Beyonce started this week off with a bombastic bang – thanks largely to Pepsi.
The drinks giant announced a multi-million/multi-year partnership with the superstar, which kicks off early next year to coincide with the release of 31 year old’s hotly anticipated new album.
Now, in an intriguing new interview with Billboard Biz, Pepsi – by way of Global Chief Marketing Officer Frank Cooper – outline the intricate details of their pairing with the ‘Single Ladies’ singer – one, they say, is aimed at ensuring her 5th album is “the most successful global album that she’s ever done”.
A lengthy, yet insightful read awaits after the jump…
Via Billboard Biz:
Billboard: You just announced a renewed and expanded partnership with Beyonce that will include multiple creative projects in addition to traditional advertising. When did the conversations with Beyonce and her team first start?
Frank Cooper: It started in late summer of this year, and it really started around this idea we had around an artist that we thought had true global reach. Someone who really had a strong fan base in multiple territories around the world whose values align with ours – this idea of being positive and living in the now. And then we were looking for an artist that also wanted to have a true partnership, not simply looking for the most compensation in pocket. It’s about how to build content for their fans and consumers, and that led us straight to Beyonce. We started sketching out a deal and teasing ideas out, and here we are.
Pepsi had already been confirmed as the Super Bowl Halftime Show’s presenting sponsor, so did you help secure Beyonce as the performer as part of this deal?
It was a part of the conversation but it wasn’t the emphasis. We talked about Super Bowl Halftime and how Beyonce and Pepsi might collaborate together on content. That was definitely part if it, but only one piece of it.
So how might this creative partnership manifest itself – what types of projects are you working on with Beyonce?
We’re still in the idea-development phase, but the types of things we’re talking about are creating original episodic content together. Where Beyonce may be in front of the camera but may be behind the camera. We’re talking about for live events where we might play a role in creating additional engagement experiences for fans using technology or building interactions with fans that we think we can contribute from the Pepsi side. And then of course we’re thinking about collaborating on events together, live events that we think can be an interesting way to display something Beyonce wants to do and something we want to do.
Beyonce is also prepping a fifth album that might also be ready as early as first quarter. Have you been meeting with the team at Columbia to talk about ways you can help promote the project?
We’ve had a couple meetings with Columbia, including one big meeting with all hands on deck, mostly to talk about how we can all work together to make sure we contribute to the album in a way to make it the most successful global album that she’s ever done. They’re definitely at the table with us.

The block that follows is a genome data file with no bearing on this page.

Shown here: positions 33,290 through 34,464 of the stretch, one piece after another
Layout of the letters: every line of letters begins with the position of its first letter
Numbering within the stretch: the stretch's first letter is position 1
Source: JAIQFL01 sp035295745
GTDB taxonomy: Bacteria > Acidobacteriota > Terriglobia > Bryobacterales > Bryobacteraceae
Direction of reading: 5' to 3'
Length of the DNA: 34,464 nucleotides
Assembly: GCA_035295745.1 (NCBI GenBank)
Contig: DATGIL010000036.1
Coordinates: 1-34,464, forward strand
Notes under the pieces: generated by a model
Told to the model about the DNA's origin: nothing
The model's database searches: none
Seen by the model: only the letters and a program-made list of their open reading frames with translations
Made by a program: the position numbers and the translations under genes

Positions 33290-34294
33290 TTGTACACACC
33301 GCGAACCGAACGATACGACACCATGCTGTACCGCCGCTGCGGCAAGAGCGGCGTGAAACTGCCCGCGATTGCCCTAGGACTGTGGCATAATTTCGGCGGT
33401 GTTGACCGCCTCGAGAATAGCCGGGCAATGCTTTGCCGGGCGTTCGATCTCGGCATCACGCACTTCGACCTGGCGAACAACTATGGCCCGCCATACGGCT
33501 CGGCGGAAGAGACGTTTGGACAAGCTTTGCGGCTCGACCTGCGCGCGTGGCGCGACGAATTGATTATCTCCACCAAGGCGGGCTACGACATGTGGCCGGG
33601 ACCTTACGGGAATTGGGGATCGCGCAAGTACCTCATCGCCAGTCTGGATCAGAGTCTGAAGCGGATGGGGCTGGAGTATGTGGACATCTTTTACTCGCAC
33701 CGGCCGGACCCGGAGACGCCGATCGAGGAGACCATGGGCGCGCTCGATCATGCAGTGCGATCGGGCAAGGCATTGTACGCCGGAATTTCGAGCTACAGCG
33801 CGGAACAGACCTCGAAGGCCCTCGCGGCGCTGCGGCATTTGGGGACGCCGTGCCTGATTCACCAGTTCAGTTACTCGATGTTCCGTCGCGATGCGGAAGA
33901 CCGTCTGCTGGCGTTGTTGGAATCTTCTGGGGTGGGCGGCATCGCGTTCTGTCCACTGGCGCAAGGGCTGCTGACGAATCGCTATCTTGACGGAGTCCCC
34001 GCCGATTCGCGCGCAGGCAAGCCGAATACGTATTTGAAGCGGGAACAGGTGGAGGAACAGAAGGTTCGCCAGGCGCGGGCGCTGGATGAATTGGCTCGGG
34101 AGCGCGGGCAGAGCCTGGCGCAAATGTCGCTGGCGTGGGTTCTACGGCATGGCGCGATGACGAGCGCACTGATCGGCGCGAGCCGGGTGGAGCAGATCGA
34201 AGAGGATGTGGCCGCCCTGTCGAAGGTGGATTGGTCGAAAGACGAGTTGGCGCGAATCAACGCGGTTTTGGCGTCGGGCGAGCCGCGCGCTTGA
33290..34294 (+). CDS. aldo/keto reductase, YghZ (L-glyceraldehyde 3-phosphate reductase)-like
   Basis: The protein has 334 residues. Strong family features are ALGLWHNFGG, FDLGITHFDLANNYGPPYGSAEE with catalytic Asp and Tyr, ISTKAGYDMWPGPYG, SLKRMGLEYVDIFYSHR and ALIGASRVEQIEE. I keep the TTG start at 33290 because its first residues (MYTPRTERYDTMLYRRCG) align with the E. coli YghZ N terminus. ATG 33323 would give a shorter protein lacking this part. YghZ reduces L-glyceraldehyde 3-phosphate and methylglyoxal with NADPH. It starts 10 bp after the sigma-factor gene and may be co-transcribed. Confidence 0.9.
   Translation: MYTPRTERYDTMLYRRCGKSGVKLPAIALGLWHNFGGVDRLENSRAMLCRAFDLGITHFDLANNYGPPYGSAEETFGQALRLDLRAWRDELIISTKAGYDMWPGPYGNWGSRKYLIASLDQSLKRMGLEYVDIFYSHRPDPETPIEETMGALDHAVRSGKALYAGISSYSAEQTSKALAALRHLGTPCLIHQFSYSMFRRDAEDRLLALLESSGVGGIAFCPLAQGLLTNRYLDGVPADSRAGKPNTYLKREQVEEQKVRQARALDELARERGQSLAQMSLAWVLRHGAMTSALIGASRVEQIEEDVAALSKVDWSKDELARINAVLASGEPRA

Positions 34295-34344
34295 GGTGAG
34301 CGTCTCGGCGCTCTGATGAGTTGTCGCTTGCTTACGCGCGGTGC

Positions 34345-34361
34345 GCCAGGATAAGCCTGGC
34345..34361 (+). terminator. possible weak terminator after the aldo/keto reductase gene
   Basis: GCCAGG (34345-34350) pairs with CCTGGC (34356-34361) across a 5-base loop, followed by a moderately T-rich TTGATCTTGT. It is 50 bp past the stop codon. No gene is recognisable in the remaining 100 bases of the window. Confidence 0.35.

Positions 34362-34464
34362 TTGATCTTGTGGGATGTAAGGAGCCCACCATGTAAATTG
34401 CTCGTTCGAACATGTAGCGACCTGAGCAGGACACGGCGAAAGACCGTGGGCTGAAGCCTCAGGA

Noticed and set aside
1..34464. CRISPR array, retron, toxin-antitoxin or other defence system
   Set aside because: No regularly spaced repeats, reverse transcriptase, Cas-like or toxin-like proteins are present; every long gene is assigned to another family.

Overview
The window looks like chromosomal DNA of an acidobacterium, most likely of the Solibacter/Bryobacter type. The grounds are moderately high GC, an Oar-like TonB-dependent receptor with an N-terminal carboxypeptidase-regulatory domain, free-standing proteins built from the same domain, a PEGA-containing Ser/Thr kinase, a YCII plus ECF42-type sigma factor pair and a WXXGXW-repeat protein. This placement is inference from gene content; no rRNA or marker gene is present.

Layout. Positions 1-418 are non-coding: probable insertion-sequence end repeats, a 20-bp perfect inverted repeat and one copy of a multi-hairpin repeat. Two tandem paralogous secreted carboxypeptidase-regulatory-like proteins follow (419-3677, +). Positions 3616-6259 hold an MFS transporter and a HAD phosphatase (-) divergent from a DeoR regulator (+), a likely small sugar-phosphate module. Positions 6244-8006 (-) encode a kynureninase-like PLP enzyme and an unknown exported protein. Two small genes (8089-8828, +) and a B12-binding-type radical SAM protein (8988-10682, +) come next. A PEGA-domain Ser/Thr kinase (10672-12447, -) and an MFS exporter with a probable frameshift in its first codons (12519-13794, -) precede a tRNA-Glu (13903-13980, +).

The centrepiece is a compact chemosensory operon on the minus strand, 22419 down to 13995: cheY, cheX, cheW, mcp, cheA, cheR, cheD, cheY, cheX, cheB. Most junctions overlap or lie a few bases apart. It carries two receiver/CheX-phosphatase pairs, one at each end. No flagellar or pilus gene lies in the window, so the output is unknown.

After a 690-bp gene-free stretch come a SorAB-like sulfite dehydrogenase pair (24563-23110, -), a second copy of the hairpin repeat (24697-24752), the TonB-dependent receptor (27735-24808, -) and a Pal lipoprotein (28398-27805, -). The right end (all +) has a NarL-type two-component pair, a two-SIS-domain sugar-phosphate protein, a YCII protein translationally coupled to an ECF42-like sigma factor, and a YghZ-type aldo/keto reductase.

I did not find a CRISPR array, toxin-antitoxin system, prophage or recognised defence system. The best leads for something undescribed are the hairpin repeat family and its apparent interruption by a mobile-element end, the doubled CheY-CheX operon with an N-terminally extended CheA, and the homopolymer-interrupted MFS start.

Have you begun conceptualizing ideas for your next TV commercial with Beyonce, and which ad agencies will you be working with?
We have a concept for that spot, which hasn’t been shot yet, so we’re still in the early stages on that. We took a team approach with agencies for Beyonce, and as part of the team we have 180 Los Angeles, TBWA\Chiat\Day Los Angeles, Organic for digital and Safari Sundays for design experiential. What we decided was that the best way to handle this project was to have a cross-disciplinary team together. We don’t care where those ideas come from when we execute it.
Beyonce is known for being extremely hands-on in the creative process, even getting final cut on all of her videos and documentary footage. How did you feel about relinquishing some of that control?
Part of the reason why we thought she was the right partner was not only because she’s so discerning, but because she’s proven herself in each of those areas, from photography to audiovisual material. What we’ve decided is these are joint efforts — neither one of us is going to run out and create something the other isn’t going to want. We’re looking at mutual approval.
She’s also been filming a documentary for HBO leading up to the Super Bowl. Might some of your negotiations be a part of that project?
We were sitting in a meeting with about 20 people and Lee Anne [Callahan-Longo, Beyonce's business manager at Parkwood Entertainment] and Jim [Sabey] said, “Bring the cameras in! Let’s make sure we capture this time.’ And the cameras were rolling. It was this fascinating, reality-star moment where you forget the cameras are on after awhile.
Both fascinating and titillating. It’s clear Hurricane Beyonce is set to sweep through in a major way.